The Struggle for Freedom Continues in Cuba
by MARIO T. DE LA PENA February 5, 2017 4:00 AM
Fidel Castro is dead, but Castroism still needs to be defeated
Fidel Castro died on November 25, but Castroism — the one-party,
neo-Stalinist system that has tyrannized Cuba for more than half a
century — still needs to be defeated.
Fidel's brother, Raúl, "president" of the island nation for most of the
last decade, has shown no signs of ending the political oppression and
human-rights violations that define the regime. To be sure, Raúl has
made a few minor reforms out of necessity, to open up the economy. But
those changes have not been accompanied by political reforms.
The Obama administration restored diplomatic relations with the Cuban
government and made it easier for Americans to travel and do business
there. On January 12 of this year, the administration announced that it
was ending the longstanding "wet foot, dry foot" policy that grants
permanent-resident status to any Cuban who makes it to the U.S. shore.
And back in October, the Obama administration announced the
implementation of Presidential Policy Directive 43, which directs the
Department of Defense to expand its relationship with Havana.
Other changes include permitting Americans to bring back as much Cuban
rum and cigars as they like from Cuba. "Already we are seeing what the
United States and Cuba can accomplish when we put aside the past and
work to build a brighter future," U.S. National Security Adviser Susan
Rice said at the time. "You can now celebrate with Cuban rum and Cuban
But Cubans aren't celebrating. Under Castroism, Cuba's main
accomplishments have been the highest per-capita rates of suicide,
abortion, and refugees in the Western Hemisphere. Cuba has the oldest
population in Latin America. Cuba ages and withers away, strangled by
The problem with Obama's overtures is that they have not been
reciprocated by the Cuban regime. There is still no respect for human
rights or political freedom. As Amnesty International put it recently:
Despite increasingly open diplomatic relations, severe restrictions on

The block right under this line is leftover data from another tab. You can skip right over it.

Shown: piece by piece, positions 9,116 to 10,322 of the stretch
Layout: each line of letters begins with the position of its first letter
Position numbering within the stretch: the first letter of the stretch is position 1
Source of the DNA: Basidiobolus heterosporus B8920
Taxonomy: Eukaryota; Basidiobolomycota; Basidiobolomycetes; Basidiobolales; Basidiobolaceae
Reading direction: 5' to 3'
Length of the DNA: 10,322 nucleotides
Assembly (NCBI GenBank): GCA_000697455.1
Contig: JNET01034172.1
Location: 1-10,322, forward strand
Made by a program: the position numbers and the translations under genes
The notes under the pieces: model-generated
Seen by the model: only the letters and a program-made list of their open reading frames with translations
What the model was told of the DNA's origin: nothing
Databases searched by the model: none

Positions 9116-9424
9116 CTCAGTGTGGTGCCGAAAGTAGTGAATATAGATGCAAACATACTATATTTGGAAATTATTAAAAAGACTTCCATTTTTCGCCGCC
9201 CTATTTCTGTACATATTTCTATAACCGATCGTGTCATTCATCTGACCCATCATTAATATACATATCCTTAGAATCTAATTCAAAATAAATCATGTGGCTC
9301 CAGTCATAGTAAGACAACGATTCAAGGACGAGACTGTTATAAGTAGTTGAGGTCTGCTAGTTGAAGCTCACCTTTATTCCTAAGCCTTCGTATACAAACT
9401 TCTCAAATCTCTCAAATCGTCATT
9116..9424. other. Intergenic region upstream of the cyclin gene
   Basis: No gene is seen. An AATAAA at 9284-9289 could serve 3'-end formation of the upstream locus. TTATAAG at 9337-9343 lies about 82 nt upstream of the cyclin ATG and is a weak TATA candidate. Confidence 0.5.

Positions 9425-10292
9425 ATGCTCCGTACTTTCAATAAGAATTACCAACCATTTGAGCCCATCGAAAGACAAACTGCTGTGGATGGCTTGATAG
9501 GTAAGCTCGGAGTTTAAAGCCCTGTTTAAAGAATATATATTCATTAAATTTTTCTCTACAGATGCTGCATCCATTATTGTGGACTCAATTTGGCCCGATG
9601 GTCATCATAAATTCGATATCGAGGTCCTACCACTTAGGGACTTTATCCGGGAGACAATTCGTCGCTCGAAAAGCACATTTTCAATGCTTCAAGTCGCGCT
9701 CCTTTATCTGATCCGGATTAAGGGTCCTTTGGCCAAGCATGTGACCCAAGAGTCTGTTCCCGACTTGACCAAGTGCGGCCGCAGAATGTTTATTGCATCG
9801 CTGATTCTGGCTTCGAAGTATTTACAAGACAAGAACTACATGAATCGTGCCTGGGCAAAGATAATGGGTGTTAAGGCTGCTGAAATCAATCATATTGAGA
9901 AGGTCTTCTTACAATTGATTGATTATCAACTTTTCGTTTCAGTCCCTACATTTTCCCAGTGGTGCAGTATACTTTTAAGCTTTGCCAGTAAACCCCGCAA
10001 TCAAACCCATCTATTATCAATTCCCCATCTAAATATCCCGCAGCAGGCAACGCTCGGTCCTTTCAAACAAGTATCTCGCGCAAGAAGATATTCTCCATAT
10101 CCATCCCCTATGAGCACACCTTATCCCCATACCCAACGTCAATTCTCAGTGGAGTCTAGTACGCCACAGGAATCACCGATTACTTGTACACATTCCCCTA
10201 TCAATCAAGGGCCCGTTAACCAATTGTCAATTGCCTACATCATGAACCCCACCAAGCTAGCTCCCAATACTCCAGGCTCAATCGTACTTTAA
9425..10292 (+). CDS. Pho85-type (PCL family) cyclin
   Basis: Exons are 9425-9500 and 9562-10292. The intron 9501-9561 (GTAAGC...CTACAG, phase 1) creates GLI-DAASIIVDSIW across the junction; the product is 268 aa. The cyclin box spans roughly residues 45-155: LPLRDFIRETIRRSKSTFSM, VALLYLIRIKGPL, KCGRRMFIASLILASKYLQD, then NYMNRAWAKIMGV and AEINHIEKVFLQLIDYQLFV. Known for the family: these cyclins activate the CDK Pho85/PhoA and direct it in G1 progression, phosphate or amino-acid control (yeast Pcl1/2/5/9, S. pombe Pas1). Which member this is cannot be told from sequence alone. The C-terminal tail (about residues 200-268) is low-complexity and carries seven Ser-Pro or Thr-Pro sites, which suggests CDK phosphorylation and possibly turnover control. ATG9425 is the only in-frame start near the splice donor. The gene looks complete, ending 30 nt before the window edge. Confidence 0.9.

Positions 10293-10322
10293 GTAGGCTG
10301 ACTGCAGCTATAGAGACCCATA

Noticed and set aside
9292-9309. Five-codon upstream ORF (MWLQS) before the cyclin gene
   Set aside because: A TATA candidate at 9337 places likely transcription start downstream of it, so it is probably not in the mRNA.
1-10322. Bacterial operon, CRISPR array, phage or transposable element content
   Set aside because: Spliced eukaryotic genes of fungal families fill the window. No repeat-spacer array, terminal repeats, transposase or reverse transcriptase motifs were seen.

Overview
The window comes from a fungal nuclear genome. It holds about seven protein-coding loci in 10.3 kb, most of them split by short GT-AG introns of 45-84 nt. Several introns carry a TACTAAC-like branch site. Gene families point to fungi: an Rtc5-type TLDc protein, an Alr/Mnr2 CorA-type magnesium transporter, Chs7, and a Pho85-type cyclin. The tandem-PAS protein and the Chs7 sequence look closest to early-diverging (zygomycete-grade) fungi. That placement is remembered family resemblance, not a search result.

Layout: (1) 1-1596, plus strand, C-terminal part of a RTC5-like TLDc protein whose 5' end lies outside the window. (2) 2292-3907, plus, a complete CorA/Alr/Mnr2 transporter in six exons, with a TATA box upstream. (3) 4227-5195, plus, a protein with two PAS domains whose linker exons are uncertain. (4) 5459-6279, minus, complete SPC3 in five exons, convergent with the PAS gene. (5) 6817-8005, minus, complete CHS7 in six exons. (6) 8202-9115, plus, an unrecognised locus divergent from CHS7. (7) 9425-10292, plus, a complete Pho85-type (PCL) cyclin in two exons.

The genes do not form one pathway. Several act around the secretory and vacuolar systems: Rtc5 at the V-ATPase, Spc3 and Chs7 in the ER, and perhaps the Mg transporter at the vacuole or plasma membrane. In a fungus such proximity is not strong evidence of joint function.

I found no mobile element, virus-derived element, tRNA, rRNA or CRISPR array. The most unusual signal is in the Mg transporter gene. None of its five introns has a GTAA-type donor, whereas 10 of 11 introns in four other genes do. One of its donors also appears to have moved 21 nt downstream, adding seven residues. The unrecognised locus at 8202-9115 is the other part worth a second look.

freedoms of expression, association and movement continued. Thousands of
cases of harassment of government critics and arbitrary arrests and
detentions were reported.
But the situation is not hopeless. Cubans of different generations and
backgrounds are committed like never before to working for a free Cuba.
There are many things Cubans, Cuban Americans, and other people of
goodwill can do. They can support the resistance by encouraging those
who are involved in direct civic action on the island. For instance, the
Ladies in White, a group of wives, mothers, and sisters of jailed
dissidents, continue to suffer beatings, harassment, and jailing at the
hands of the government for their silent, non-violent marches. Such
protests are an indispensable means through which Cubans' rights will be
What must happen for Cuba to be free? The regime must give general
amnesty for all political prisoners. That means full rights to free
expression, access to information, assembly, association, peaceful
protest, profession, and worship.
Other essential rights include the right to collective bargaining, the
rule of law, checks and balances, and the balance of power, including an
A free Cuba will be realized only when multi-party elections are held
and the right to vote and the privacy of the ballot are respected. For
that to happen, a constitutional process must take place that includes a
constitutional convention and a referendum on a new constitution.
Many Cuban Americans hope that President Trump will be a stronger
advocate for human rights than Barack Obama was. During the campaign,
Trump promised to "stand with the Cuban people in their fight against
Communist oppression" and criticized the "concessions" that Barack Obama
made to the Castros. He promised to secure a "better deal" between the
two countries than the one Obama negotiated.
Trump should make it clear that he will sever diplomatic relations with
the Cuban government unless it makes progress to end political
repression, opens its markets, protects freedom of religion, and
releases all political prisoners.
The public may believe that, now that Fidel and Obama are gone, Cuba is
well on its way to being free. But Castroism didn't die with Fidel. The
repression and violence against the Cuban people continues. Economic
changes alone will not bring about democracy. They are important, but
only respect for human rights and political liberty will truly make Cuba
— Mario T. de la Peña is an advocate for a free and democratic Cuba who
has lived in the United States since 1962.
Source: Cuba Post-Castro: Repression Continues | National Review -